Why You Shouldn’t Join an MLM

and just burn your money instead




One of the people I follow on Instagram loves to post about her blossoming business career. According to her feed, she’s a #bossbabe with her own business, works flexible hours on her schedule, and is pulling in a six-figure salary.

The first few times I saw her emoji-filled posts, I genuinely thought she was a successful freelancer or entrepreneur dominating the market. It wasn’t until she began to advertise essential oils from Young Living that I started to catch on to what was really happening.

She wasn’t the wealthy, glamorous entrepreneur she masqueraded as — she was just another person caught up in an MLM, trying to recruit others for her own profit.

Although I have no idea whether or not she’s actually making the six-figure salary she boasts about, I’d bet against it. Over 97% of MLM consultants misrepresent their earnings. It’s much more likely that she’s hustling to make a small profit, and even that might be a stretch.

Despite the prosperity gospel she’s trying to feed me about Young Living, MLMs aren’t the goldmine they pretend to be. These companies — and I use that term loosely — have been reeling in hardworking people just trying to make a buck for decades.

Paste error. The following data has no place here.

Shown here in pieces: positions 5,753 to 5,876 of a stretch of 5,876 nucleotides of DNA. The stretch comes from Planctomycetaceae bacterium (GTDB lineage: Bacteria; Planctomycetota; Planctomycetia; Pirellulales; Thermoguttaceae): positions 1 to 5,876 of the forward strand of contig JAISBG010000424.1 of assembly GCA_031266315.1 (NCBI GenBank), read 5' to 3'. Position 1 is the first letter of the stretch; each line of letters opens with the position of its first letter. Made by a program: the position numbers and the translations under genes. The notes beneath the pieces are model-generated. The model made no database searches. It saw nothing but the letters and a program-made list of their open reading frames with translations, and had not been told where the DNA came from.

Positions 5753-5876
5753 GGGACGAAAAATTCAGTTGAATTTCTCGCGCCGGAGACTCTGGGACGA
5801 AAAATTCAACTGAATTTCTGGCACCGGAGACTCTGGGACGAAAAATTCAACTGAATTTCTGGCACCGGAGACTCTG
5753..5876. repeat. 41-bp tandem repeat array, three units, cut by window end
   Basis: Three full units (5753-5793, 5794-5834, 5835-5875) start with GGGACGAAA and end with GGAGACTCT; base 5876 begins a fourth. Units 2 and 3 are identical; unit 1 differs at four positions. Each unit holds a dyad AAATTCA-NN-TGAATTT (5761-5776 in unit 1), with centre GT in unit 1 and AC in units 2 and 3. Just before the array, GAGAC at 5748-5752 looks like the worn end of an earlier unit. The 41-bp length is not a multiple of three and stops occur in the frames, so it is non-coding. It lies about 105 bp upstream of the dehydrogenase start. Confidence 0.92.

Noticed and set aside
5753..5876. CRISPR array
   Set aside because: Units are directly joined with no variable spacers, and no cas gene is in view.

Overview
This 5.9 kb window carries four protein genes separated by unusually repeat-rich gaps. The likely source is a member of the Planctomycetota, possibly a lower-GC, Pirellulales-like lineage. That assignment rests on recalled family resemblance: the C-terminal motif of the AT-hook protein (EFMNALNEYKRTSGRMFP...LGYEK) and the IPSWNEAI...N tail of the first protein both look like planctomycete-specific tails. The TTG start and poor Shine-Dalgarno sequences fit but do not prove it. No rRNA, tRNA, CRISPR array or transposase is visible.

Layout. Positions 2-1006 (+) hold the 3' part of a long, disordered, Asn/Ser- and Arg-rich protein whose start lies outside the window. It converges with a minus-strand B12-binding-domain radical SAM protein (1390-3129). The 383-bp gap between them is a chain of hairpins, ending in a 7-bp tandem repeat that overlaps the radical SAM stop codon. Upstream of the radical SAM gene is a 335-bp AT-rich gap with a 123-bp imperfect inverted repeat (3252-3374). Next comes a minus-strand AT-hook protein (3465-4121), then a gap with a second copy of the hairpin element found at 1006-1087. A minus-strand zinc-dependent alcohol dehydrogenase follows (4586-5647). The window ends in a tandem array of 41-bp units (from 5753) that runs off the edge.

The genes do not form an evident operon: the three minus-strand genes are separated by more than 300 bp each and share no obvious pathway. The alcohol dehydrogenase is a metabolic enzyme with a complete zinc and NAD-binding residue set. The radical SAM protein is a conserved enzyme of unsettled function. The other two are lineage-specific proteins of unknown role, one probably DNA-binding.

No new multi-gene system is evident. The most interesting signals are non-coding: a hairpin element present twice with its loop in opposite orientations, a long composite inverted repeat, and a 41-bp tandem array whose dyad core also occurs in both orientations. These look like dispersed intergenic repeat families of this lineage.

And, because we live in the digital age of social media and mommy blogs, MLMs are more inescapable than ever. There’s always a stay-at-home mom advertising on Instagram or a young freelancer on Facebook ready to tell you why you should join their cult — I mean multi-level marketing scheme.

But, before you drink anyone else’s kool-aid, I’m here to tell you why you steer clear of MLMs.

What are MLMs?

Even if you’ve never been a part of one, you’d probably recognize an MLM by its name. Some of them, like Amway and Mary Kay, have been around since the ’50s and ’60s, and are still thriving today.

More recently, Avon, Young Living, Younique, Herbalife and the possibly bankrupt LulaRoe have joined the MLM hall of fame.

Unlike regular businesses that sell their products online or through stores, MLMs use consultants or distributors. Consultants will buy a bunch of the product from the company at a…




When I’m not writing, you can usually find me hanging out with my cats